Fifth of six installments in our history of Muni’s birth and first century
Fourth of six installments in our history of Muni’s birth and first century
Third of six installments in our history of Muni’s birth and first century
The idea of a transit subway under Market Street goes back to the first years of the 20th century, but it took more than 70 fitful years to become reality. That’s a complex and fascinating story we tell in this companion post, which explains the compromises that harmed Muni’s subway operation from the get-go.
At its December 7 meeting, the SFMTA Board of Directors unanimously passed a resolution directing Muni management to evaluate using PCC streetcars to provide single-ride service long-term on the J-Church line. The action was part of a broader measure that instructs management to return J-line light rail vehicles to the Muni Metro Subway as soon as possible.
The Blackpool Boat Tram and the Melbourne tram both cruised The Embarcadero to the delight of riders and onlookers on their initial day of Fleet Week service, Thursday, October 8. They’ll be out every day through Monday, October 11, from 10 a.m.-5 p.m. between our San Francisco Railway Museum (across from the Ferry Building) and Pier 39.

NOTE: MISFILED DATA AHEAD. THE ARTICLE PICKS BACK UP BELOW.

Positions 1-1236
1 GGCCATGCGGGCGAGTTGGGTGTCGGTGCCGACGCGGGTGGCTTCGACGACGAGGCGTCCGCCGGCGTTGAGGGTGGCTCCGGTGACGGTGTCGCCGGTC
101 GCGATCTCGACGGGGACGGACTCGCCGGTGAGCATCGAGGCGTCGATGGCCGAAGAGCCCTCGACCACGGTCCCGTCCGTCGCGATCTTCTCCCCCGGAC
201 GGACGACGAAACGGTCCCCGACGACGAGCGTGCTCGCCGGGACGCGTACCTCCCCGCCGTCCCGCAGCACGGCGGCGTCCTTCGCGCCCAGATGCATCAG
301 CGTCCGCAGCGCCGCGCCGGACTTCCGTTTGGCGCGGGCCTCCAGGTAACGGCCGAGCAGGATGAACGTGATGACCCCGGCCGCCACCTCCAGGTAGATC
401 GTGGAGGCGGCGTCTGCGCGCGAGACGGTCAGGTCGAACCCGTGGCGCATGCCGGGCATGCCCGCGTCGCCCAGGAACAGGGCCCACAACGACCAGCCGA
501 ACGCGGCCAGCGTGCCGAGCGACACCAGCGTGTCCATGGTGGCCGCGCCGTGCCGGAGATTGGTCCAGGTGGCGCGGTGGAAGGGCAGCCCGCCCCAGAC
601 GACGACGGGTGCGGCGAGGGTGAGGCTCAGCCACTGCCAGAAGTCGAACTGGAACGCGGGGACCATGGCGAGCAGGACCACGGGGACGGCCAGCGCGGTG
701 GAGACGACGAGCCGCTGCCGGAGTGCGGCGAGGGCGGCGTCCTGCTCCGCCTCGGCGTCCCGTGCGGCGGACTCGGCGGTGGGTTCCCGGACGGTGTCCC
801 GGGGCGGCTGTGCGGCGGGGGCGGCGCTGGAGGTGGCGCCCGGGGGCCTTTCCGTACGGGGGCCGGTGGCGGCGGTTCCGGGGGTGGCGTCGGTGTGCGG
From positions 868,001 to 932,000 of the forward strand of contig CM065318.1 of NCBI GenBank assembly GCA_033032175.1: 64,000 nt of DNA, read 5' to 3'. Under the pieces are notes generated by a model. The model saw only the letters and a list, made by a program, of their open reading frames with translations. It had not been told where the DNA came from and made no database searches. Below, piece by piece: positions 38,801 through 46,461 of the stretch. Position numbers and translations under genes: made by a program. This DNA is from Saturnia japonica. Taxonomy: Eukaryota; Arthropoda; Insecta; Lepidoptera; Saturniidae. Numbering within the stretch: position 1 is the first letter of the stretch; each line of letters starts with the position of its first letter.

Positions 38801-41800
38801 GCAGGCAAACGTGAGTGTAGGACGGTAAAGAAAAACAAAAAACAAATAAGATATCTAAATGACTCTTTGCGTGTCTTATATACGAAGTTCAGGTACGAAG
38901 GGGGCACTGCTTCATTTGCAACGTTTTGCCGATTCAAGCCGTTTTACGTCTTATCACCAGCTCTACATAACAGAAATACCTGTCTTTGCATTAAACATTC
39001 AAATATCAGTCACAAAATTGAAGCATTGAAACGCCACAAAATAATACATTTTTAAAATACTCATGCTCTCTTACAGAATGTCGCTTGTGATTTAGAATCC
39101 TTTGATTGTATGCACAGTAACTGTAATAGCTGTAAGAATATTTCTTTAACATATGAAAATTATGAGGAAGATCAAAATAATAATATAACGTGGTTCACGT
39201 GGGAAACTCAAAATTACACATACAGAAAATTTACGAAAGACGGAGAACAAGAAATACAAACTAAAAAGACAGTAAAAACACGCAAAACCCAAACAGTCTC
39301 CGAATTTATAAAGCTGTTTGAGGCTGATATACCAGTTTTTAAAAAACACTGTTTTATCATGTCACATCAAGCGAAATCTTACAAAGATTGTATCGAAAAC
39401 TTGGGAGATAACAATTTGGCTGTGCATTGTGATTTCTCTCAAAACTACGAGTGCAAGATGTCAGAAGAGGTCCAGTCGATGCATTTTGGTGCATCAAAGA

Muni’s most popular streetcar, 1934 Blackpool, England Boat Tram 228, will be delighting passengers on The Embarcadero between Fisherman’s Wharf and our San Francisco Railway Museum (across from the Ferry Building) from October 7 to October 11, the key dates of Fleet Week 2021. Final operating hours haven’t yet been set, but we expect the Boat Tram to be in service from 10 a.m. to 5 p.m each day. We’ll have volunteer docents on the Boat to answer any questions you might have.
On this Labor Day, we honor all vintage transit operators in San Francisco by sharing this story from our Member magazine, Inside Track, published in early 2020. Our nonprofit continues to advocate for more F-line service and restoration of the E-Embarcadero line, along with resumed service by vintage streetcars including the Melbourne and Brussels/Zurich trams pictured here.
In the early morning hours of August 2, 1873, Andrew Hallidie personally piloted his invention, the street cable car, over a precipice on Clay Street and launched a new era in street railroads. (There’s a free Zoom event August 2 at 6 p.m. talking about the cable cars and Hallidie. Details at the bottom of the post.)
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